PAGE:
Platforms: WebAssembly | RemObjects Software
Languages Platforms IDEs | Download Pricing |

Elements' WebAssembly platform allows you to build apps that run client-side natively in the web browser.

What is WebAssembly? WebAssembly (or WASM) is the next-generation platform for client-side web development: that is, code that runs in the local browser on the end user's system, rather than on the server. It does not replace JavaScript but works in combination with it and within the same scope.

While JavaScript is interpreted (or jit-compiled) locally in the browser, WebAssembly projects compile to binary code before you deploy them (much like a .NET or native executable would). This allows the code to be written in any language.

You can read a lot more about Web Assembly in our WebAssembly, a Primer blog post, in the webinar video below and on

WebAssembly with Elements

With Elements, you can use any of its six languages to write for WebAssembly. You can pick the language you like or know best, or that provides the features best suited for the task at hand – and of course, you can also mix them in the same project as needed.

You have access to all the common APIs you know from the rest of the Elements eco-system: Island RTL and the optional Elements RTL for easily sharing code across all Elements Platforms.

Your code can also directly access and interact with the same objects that the Browser provides to JavaScript, including the Document Object Model (DOM) that represents the HTML and CSS in your page, and you can seamlessly call into your own JavaScript code, or have tour JavaScript call back into WebAssembly.

As mentioned above, your project compiles into a .wasm binary file that contains native binary code for a virtual "wasm" CPU type. This makes it easy to deploy, faster than JavaScript to run and keeps your IP more secure, as your source code is not deployed to client machines, as it is with JavaScript.

CodeBehind & Strong Types

JavaScript is a dynamic language, and much of the Browser APIs and DOM are dynamic, meaning calls are not verified (and bad code won't fail) until the code runs.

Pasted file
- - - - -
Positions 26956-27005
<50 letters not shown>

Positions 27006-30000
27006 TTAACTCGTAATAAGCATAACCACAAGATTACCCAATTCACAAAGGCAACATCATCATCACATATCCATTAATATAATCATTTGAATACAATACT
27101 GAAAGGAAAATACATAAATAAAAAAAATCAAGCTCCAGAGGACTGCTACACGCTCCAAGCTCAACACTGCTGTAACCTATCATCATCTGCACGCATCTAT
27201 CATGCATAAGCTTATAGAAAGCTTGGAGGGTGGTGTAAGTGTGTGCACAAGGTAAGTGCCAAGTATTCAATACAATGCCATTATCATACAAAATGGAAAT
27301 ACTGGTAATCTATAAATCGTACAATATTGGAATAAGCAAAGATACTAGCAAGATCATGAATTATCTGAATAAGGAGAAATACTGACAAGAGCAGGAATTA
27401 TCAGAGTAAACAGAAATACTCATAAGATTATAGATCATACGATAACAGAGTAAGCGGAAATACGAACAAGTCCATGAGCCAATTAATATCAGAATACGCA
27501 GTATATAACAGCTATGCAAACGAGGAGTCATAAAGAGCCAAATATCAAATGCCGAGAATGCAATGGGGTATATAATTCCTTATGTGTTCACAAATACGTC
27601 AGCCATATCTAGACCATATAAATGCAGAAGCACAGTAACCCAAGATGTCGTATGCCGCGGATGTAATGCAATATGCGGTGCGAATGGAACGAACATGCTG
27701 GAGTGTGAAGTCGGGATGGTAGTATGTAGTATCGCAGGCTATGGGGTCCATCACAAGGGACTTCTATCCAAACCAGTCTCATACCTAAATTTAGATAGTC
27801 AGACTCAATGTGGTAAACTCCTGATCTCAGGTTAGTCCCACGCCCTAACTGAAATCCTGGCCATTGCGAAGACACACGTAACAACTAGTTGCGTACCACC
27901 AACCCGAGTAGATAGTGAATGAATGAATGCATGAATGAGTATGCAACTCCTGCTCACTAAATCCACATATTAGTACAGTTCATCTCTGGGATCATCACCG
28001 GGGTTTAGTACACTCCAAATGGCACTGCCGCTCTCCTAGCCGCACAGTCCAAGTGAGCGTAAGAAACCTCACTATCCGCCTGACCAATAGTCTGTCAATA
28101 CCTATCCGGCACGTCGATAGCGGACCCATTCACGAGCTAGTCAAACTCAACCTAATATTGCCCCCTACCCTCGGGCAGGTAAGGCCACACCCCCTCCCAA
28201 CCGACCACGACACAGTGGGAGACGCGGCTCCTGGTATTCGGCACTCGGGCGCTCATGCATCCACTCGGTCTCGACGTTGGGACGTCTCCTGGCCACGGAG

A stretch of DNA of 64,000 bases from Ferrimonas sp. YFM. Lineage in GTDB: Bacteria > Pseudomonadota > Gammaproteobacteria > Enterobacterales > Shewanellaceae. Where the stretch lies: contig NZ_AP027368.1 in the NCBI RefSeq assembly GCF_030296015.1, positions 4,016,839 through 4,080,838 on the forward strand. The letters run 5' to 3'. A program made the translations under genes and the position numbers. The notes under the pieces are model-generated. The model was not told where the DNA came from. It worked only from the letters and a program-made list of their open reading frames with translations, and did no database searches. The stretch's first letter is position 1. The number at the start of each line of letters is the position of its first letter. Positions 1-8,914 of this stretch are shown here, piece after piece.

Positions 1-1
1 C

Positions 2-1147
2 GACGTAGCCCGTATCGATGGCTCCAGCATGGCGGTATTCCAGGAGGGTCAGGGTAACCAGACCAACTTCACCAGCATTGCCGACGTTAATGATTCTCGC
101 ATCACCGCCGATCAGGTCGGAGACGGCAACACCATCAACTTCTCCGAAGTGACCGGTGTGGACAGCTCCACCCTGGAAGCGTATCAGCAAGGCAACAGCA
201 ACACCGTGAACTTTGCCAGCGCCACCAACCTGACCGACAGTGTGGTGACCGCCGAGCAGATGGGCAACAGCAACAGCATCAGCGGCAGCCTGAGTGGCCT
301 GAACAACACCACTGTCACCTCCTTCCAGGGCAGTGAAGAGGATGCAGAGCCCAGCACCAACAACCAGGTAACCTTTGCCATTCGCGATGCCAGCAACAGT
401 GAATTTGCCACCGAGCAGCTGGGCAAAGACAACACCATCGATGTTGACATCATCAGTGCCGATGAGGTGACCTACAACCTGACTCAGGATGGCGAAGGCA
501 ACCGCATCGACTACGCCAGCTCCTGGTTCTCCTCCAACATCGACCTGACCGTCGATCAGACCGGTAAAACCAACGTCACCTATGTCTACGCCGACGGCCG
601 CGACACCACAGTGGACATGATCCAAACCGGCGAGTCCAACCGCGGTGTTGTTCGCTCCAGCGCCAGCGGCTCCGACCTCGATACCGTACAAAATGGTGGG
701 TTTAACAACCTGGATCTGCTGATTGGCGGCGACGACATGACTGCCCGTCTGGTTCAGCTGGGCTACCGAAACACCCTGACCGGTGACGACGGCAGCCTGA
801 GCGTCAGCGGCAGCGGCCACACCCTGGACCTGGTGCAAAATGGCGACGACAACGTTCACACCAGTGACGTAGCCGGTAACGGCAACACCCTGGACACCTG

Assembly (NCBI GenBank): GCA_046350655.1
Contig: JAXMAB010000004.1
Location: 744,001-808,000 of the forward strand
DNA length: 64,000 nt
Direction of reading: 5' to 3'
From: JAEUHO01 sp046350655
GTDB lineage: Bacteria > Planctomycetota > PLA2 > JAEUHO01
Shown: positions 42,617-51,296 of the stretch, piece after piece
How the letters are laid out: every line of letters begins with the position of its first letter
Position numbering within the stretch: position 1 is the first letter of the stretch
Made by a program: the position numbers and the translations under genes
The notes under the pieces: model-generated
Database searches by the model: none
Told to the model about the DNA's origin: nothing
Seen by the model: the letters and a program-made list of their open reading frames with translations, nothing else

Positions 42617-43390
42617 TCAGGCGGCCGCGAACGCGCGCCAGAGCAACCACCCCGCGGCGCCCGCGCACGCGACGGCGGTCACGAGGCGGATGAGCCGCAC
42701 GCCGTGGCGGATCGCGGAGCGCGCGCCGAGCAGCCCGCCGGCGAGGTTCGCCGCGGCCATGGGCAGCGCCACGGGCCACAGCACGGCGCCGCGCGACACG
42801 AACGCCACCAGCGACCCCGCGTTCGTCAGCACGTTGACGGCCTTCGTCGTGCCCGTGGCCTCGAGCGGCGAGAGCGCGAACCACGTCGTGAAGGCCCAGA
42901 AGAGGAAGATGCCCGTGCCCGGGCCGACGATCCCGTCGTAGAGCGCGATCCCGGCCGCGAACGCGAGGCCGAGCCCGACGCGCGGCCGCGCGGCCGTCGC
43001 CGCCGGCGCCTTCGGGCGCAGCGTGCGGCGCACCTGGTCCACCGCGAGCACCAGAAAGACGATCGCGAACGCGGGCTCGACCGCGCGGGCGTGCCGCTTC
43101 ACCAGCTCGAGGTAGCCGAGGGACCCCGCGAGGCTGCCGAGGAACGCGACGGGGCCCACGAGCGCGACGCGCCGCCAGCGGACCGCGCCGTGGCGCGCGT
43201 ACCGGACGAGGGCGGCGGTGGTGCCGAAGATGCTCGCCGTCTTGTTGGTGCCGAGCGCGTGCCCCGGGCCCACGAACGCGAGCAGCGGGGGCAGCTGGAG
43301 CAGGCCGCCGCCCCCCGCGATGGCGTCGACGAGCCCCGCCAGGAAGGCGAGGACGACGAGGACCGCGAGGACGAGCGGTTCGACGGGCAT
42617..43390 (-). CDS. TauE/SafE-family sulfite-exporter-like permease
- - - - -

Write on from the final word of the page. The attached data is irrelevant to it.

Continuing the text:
Elements provides strongly-typed wrappers for most of these APIs, so you get full Code Completion and other IDE smarts as your work, can see what methods are available, and will get clean compile-time errors for wrong code, even when working with the Browser and DOM APIs. Just as you know and expect from Elements in general.

The tool chain also provides an (optional) CodeBehind model where – very similar to WPF on .NET – where elements of your HTML page are exposed to your code as strongly typed properties and can be accessed without DOM voodoo. So you can simply go okButton.innerText := "Click Me".

Simply giving your HTML elements an id tag is enough!


Of course, writing code is only half the story. Elements comes with a powerful debug engine for WebAssembly that works with any modern Chromium browser to let you run, test, and debug your project the way you expect – with breakpoints, stepping, variable inspection and all the rest.


We said above that WebAssembly code runs client-side in the browser, and that is mostly the case. However, there's a second platform where JavaScript, and with it, WebAssembly, is very popular, and that is Node.js, which is typically used for server-side functionality.

Elements provides full support for creating modules that run on Node.js. Just as with Browser modules, Node.js modules have access to all the APIs the Node.js runtime provides, many of them wrapped as strongly-typed interfaces to give you code completion and compile-time error checking.

You can read more about Node.js at

Webinar Replay

Watch marc and Jim explore WebAssembly support on Oxygene (but applicable to all languages) in this 50 minute webinar:

View on RemObjects TV

All Languages

Remember, with Elements you can use (and mix!) any of the six languages understood by the compiler in your .NET Projects: Oxygene (Object Pascal), C#, Swift, Java, Go and Mercury.

| | | | | |